November 30, 2015 - 9:30 AM
PARIS - A changing global climate will drive conflict in the 21st century, French President Francois Hollande said Monday, explicitly linking security and global warming as he opened the 21st United Nations climate conference in this terror-scarred city.
Prime Minister Justin Trudeau is among the 151 national representatives at the two-week negotiations that aim to complete a binding framework for post-2020 emissions reductions.
Trudeau said he and Canada's premiers are ready for the challenge ahead.
"All premiers and I made serious commitments about taking the kind of action that Canadians expect, and in the coming 90 days leading up to our next first ministers meeting we will have a lot more work to do," he said at a news conference.
There is a new sense of urgency around the world on the climate-change file, he added, and with that comes "tremendous opportunity for innovative, forward thinking peoples and countries like Canada to move forward in significant ways."
Hollande, whose national capital faced its second deadly terror attacks of the year earlier this month, painted the climate negotiators' task in vividly dire terms.
"I'm not choosing between the fight against terror and the fight against global climate change," he said in his opening address, after delegates observed a moment of silence for terrorism victims in France, Lebanon, Iraq, Tunisia and Mali.
"Because we must leave our children more than a planet free of terrorism ... We must leave them a viable planet."
Hollande said climate disruption spawns conflict as clouds brings storms.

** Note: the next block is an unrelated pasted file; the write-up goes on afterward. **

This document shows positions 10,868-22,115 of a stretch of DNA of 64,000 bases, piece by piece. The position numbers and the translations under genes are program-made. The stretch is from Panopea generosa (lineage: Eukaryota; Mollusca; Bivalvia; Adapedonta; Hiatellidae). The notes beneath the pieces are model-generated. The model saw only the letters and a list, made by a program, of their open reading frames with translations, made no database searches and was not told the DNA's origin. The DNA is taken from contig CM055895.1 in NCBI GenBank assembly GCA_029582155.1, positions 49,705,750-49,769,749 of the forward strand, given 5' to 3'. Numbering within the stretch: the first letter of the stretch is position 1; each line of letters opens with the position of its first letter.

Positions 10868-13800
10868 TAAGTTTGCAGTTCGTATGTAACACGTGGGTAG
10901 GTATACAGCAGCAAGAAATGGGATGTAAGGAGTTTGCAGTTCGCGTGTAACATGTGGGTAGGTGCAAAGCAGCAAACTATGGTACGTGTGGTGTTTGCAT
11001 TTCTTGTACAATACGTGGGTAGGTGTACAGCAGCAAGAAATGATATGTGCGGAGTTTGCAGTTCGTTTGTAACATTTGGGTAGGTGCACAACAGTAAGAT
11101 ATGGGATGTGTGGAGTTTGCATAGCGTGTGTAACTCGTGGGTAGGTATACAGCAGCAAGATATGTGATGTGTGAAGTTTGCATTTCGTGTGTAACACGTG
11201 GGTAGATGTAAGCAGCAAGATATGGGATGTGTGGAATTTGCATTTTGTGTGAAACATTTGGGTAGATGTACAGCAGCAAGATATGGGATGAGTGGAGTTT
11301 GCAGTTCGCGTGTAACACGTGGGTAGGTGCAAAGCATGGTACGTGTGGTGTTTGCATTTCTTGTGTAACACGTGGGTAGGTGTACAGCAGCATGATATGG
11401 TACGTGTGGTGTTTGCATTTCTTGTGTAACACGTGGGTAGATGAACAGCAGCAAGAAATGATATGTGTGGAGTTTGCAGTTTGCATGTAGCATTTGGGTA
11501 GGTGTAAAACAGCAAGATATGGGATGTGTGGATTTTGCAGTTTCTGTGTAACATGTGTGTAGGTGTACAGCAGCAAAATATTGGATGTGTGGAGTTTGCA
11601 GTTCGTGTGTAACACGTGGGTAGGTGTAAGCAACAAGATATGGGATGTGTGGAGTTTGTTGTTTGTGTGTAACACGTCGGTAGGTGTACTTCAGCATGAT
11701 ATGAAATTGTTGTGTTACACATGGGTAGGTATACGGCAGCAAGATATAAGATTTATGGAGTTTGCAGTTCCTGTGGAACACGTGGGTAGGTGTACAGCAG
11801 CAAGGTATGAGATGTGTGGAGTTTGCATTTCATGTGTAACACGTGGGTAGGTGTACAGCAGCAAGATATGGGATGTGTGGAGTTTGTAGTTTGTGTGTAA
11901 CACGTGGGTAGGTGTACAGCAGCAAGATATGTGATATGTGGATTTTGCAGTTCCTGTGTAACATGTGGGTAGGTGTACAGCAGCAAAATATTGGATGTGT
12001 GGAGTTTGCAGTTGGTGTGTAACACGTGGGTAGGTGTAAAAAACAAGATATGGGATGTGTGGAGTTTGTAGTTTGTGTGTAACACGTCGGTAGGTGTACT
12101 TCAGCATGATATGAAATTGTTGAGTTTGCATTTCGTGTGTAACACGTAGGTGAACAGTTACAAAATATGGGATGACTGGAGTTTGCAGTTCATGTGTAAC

"Essentially what is at stake with this climate conference is peace," said the French president.
The conference site, a sprawling airfield outside Paris, was a remarkable scene as more than one hundred country leaders and several thousand official delegates and journalists converged.
U.S. President Barack Obama called the gathering "an act of defiance" when addressing the delegates.
"What greater rejection of those who would tear down our world than marshalling our best efforts to save it," he said.
Trudeau had been asked last week about the nexus of climate and terror after UN secretary general Ban Ki-Moon raised the link at a news conference in Malta during a Commonwealth summit.
Trudeau, who is wrapping his second major international summit tour in three weeks, said security and climate change have figured in every conversation he's had with other world leaders, but added, "I don't see a direct link there."
The prime minister was continuing his frenetic networking Monday on the sidelines of the climate conference, sitting down with the presidents of the European Union and European Commission, Israel's Prime Minister Benjamin Netanyahu and the King of Jordan, among others.
During their bilateral, Netanyahu and Trudeau agreed that the Canadian leader would visit Israel soon, although no specific details on when that visit might happen were immediately forthcoming.
Trudeau announced in Malta last week that Canada will contribute $2.65 billion over five years to a climate adaptation and mitigation fund.
On Monday at the conference, Canada was credited with a $30-million contribution towards a $250-million fund to help the world's poorest countries adapt to immediate climate threats.
"Given that we're already locked into climate change trajectories for many years to come, increased investment in adaptation has to be at the core of the new climate agreement," said Naoko Ishii, the head of the Global Environmental Facility which administers the fund, said in a release.
The climate summit technically got underway Sunday afternoon at the former military airbase and civilian airport in Le Bourget, just outside Paris, with a minute of silence for the victims of this month's terrorist attacks in the French capital.
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News from © The Canadian Press, 2015